Human Service Technology
About the Program
The Human Service Technology Program was developed in 1986 because of the severe shortage of trained psychiatric technicians to meet the growing demands in the mental health field.
AWARD TYPES: Associate of Applied Science, Certificate Level 1, Occupational Skills Award
AREA OF STUDY: Health Sciences
Degrees and Certificates
Human Service Technology - AAS
Associate of applied science
Human Service Technology - Certified Prevention Specialist - Occupational Skills Award
Occupational Skills Award
Human Service Technology - Chemical Dependency Counselor - Certificate Level 1
Certificate Level 1
Human Service Technology - Community Health Worker - Occupational Skills Award
Occupational Skills Award
This program is approved by the Texas Department of State Health Services, Substance Abuse Division and the National Association for Activities Directing.
The Human Service Technology Program has been a member of the Gulf Coast Addiction Technology Transfer Center (GCATTC) funded by Substance Abuse Mental Health Services Administration (SAMHSA) since 1993.
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A Career in Human Service Technology
The field of Human Services is broadly defined, uniquely approaching the objective of meeting human needs through an interdisciplinary knowledge base, focusing on prevention as well as remediation of problems, and maintaining a commitment to improving the overall quality of life of service populations. The Human Services profession is one which promotes improved service delivery systems by addressing not only the quality of direct services, but also by seeking to improve accessibility, accountability, and coordination among professionals and agencies in service delivery.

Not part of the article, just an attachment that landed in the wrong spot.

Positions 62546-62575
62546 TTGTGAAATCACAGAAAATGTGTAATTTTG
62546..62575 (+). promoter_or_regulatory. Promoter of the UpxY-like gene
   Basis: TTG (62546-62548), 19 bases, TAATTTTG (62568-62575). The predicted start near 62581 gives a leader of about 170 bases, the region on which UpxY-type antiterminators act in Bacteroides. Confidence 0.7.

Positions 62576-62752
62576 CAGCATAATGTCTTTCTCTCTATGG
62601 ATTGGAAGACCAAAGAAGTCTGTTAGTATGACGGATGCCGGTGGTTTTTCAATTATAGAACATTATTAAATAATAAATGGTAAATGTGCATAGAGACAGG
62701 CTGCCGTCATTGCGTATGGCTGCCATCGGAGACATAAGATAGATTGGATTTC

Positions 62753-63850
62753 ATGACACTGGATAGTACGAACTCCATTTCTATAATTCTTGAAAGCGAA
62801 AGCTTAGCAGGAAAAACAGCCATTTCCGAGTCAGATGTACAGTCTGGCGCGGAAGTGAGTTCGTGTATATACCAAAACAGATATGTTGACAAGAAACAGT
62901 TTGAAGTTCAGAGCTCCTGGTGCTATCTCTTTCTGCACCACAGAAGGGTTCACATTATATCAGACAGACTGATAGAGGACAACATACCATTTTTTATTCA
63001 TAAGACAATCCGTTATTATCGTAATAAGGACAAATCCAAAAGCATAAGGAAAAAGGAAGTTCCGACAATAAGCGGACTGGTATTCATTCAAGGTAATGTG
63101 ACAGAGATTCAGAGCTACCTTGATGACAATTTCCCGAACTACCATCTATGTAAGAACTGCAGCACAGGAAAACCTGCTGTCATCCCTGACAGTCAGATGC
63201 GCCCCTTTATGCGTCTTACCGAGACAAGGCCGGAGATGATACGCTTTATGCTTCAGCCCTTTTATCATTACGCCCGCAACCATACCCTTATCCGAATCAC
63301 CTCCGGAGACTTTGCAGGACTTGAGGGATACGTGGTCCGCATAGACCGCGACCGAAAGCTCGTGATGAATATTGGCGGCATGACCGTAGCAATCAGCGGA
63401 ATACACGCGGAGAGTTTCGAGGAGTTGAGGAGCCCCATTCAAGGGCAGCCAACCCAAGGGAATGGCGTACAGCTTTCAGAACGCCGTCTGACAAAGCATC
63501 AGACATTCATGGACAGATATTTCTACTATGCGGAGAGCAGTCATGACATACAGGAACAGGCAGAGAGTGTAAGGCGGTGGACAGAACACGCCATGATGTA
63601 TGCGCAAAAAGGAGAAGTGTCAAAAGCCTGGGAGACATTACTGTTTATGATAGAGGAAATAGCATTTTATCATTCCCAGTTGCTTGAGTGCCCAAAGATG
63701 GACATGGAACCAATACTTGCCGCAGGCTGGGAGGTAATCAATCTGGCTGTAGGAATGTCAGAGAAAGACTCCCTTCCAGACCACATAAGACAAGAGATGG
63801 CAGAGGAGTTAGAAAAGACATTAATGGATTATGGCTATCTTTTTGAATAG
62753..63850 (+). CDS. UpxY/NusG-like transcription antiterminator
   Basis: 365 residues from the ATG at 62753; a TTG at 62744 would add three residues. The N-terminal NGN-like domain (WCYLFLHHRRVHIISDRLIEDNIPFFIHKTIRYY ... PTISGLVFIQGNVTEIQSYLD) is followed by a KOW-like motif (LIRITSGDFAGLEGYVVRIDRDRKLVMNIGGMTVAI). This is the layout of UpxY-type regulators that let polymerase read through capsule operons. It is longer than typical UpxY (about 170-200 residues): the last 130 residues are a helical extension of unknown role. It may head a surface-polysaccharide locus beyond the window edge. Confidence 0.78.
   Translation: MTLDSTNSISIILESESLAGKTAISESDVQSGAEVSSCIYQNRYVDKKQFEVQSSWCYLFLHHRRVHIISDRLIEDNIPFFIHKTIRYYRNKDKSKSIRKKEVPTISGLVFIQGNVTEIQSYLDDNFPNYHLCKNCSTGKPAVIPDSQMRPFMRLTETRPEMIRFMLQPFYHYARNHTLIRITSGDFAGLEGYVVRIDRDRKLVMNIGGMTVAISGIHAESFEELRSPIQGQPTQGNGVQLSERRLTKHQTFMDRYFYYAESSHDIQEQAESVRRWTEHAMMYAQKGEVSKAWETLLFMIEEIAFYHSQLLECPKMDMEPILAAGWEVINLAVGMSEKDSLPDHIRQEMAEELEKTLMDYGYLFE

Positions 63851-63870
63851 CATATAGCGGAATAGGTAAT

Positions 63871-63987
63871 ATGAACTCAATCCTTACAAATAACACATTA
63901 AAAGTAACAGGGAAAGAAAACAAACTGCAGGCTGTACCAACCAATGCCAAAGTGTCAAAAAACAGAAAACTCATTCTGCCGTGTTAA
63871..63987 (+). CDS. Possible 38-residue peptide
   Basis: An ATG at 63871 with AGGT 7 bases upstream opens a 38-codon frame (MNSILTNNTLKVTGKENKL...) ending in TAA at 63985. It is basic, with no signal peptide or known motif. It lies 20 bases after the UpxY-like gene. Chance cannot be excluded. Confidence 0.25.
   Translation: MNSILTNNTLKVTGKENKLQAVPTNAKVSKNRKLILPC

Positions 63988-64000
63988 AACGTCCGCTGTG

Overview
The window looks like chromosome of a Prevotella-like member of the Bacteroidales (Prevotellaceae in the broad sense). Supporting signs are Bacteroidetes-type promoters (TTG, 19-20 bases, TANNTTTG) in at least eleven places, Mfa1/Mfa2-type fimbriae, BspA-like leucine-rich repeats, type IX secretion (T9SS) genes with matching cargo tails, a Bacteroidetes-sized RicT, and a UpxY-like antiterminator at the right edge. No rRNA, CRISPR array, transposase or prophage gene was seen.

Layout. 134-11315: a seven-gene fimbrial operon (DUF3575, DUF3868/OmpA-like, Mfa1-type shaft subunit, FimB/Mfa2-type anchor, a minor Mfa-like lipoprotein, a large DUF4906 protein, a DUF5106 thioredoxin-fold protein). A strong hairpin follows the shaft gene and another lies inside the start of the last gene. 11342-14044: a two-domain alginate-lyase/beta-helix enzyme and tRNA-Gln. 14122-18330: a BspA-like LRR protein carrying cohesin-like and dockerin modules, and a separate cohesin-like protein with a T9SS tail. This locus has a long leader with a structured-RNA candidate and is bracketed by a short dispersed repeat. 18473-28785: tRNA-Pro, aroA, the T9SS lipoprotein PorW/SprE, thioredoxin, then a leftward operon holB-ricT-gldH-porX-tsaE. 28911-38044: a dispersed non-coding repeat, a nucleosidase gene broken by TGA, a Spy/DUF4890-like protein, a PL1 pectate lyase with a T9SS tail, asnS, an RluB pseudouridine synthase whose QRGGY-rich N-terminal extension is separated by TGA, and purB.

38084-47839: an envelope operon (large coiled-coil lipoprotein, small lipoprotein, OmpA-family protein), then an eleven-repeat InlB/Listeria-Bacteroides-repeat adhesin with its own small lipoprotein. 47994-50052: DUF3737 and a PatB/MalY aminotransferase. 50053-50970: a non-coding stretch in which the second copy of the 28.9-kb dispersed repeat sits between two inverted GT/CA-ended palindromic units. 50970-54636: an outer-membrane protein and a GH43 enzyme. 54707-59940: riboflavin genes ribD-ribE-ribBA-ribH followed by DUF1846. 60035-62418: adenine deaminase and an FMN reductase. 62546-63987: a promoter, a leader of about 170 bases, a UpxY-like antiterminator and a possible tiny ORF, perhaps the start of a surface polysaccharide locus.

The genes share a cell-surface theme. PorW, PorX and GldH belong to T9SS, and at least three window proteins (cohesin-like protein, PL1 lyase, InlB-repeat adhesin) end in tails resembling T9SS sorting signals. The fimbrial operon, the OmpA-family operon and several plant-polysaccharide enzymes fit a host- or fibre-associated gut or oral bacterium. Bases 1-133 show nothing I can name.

The Human Services profession is dedicated to providing services to individuals and families in need of assistance. The goal of human services work is to enhance the quality of life for those who are served. Human service professionals perform a variety of roles. Some of these roles are:
- counselor to those who need support
- broker to help people use community resources
- teacher of daily living skills
- advocate for those who are unable to advocate for themselves
- mediator between clients and between clients and agencies
- caregiver to children, elders, disabled adults
- chemical dependency counseling
For more information about human services, visit the National Organization for Human Services web site.
Additional Program Information
This program is approved by the Texas Department of State Health Services, Substance Abuse Division and has been a member of the South Southwest Addiction Technology Transfer Center consortium (SSWATTC) funded by Substance Abuse Mental Health Services Administration (SAMHSA) since 1993.